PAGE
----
“The compromise, discussed internally between European governments, is to give the Northern Ireland assembly the power to revoke arrangements that put its territory within the EU’s single market and customs union. A first vote would be held after a specified number of years, with 2025 one option, setting a potential time limit on the backstop to deal with British complaints that it could end up being indefinite. To revoke the backstop the assembly would have to muster a double majority, meaning in effect that the DUP and Sinn Fein would have to agree, on the Good Friday agreement principle of “parity of esteem” between unionist and nationalist communities. In return, the UK must agree to one unified regulatory and customs border in the Irish Sea comparable to the one between Spain and the Canary Islands, which the EU will agree to make as invisible as possible.” (link, paywalled)
You’ll have noticed that this period is now extended to 2025 – nearly ten years after the EU Referendum. It does not say what this means for the rest of the UK: will we also be tied to the CU and SM? Will we have to keep paying Danegeld*) to the EU?
Here’s what the DUP and Sinn Fein had to say to that ‘compromise’:
“[DUP] Brexit spokesman Sammy Wilson said nationalist politicians would never agree to leave the arrangements. ‘The double majority arrangement is designed to ensure we can never get out of customs union, given all the other parties are supportive of staying in the EU,’ he said. Sinn Fein leader Michelle O’Neill […] told Sky News: ‘The institutions are already fragile and to add this into the mix is unwelcome and will destabilise the institutions further and threaten the Good Friday Agreement. They are just not plausible.’ (link)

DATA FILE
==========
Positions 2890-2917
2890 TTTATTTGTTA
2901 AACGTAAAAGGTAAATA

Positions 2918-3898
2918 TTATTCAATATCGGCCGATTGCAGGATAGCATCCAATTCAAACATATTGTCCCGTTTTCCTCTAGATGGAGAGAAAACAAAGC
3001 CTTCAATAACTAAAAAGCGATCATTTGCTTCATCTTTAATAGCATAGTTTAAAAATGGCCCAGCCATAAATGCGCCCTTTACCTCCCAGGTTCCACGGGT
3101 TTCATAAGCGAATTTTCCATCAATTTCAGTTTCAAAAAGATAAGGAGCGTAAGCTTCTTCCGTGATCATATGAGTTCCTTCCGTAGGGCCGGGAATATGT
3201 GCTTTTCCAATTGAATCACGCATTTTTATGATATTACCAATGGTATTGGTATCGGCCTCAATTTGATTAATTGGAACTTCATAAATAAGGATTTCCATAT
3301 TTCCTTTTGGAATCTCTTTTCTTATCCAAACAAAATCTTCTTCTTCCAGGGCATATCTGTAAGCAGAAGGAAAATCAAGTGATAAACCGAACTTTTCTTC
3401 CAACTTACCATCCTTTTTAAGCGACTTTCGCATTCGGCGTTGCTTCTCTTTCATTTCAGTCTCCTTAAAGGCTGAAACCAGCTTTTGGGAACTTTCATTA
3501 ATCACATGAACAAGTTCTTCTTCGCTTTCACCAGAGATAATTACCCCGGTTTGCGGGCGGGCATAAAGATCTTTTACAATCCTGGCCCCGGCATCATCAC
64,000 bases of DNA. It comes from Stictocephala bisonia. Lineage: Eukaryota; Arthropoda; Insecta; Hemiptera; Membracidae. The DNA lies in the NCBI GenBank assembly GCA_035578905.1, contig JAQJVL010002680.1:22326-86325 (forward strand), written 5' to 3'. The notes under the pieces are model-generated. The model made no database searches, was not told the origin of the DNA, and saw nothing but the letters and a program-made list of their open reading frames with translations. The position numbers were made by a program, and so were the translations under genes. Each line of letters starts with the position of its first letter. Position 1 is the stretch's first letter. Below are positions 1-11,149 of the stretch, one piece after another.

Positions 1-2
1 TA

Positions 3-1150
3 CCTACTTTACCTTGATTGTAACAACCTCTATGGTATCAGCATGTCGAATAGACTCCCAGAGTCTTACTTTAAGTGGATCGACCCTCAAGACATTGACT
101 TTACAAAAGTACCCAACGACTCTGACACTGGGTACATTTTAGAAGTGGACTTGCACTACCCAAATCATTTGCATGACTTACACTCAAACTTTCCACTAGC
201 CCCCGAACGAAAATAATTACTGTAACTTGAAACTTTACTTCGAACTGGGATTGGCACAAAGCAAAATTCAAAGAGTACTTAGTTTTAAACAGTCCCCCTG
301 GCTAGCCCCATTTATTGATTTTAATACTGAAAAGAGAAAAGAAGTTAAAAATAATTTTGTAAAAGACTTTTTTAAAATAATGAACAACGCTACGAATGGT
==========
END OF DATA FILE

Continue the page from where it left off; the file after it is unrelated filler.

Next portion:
So far so good – but take note of the following quote:
EU diplomats beat a hasty retreat from the suggestion this afternoon, saying it had not been discussed. ‘Unfortunately, no bold new offer is coming from the EU side at this stage,’ one said. (link)
Oh dear – did M Barnier ‘go it alone’? Is there no EU ‘consensus’ for this ‘compromise’? No “EU offer”? No preceding discussion even? How delicious! I hope our PM and his advisers have taken note of this Barnier gaffe. That our Remainers will do so – well, I won’t hold my breath.
I can’t wait to see what fresh indiscretions our prorogued MPs will come up with next, what gaffes our ‘dear friends and allies in the EU’ will commit next, and what our beloved MSM won’t write about unless it’s in a footnote.
Meanwhile we’ll do as always and
*) Danegeld – the last verses of Kipling’s poem are relevant:
“So when you are requested to pay up or be molested, You will find it better policy to say: — “We never pay any-one Dane-geld, No matter how trifling the cost; For the end of that game is oppression and shame, And the nation that plays it is lost!”